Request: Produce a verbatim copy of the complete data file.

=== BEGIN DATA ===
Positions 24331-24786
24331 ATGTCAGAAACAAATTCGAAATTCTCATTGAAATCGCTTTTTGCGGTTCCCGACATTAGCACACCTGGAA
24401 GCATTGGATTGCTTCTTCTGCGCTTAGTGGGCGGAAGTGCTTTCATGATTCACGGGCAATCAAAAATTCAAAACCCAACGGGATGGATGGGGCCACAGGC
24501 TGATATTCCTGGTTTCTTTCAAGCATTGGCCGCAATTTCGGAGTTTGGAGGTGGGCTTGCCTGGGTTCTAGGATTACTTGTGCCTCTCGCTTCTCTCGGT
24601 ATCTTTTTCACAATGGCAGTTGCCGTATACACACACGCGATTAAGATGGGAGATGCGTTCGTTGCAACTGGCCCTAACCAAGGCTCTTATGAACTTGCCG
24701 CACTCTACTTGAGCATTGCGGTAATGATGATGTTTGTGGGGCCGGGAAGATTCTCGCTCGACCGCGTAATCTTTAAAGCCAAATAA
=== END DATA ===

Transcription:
Positions 24331-24786
24331 ATGTCAGAAACAAATTCGAAATTCTCATTGAAATCGCTTTTTGCGGTTCCCGACATTAGCACACCTGGAA
24401 GCATTGGATTGCTTCTTCTGCGCTTAGTGGGCGGAAGTGCTTTCATGATTCACGGGCAATCAAAAATTCAAAACCCAACGGGATGGATGGGGCCACAGGC
24501 TGATATTCCTGGTTTCTTTCAAGCATTGGCCGCAATTTCGGAGTTTGGAGGTGGGCTTGCCTGGGTTCTAGGATTACTTGTGCCTCTCGCTTCTCTCGGT
24601 ATCTTTTTCACAATGGCAGTTGCCGTATACACACACGCGATTAAGATGGGAGATGCGTTCGTTGCAACTGGCCCTAACCAAGGCTCTTATGAACTTGCCG
24701 CACTCTACTTGAGCATTGCGGTAATGATGATGTTTGTGGGGCCGGGAAGATTCTCGCTCGACCGCGTAATCTTTAAAGCCAAATAA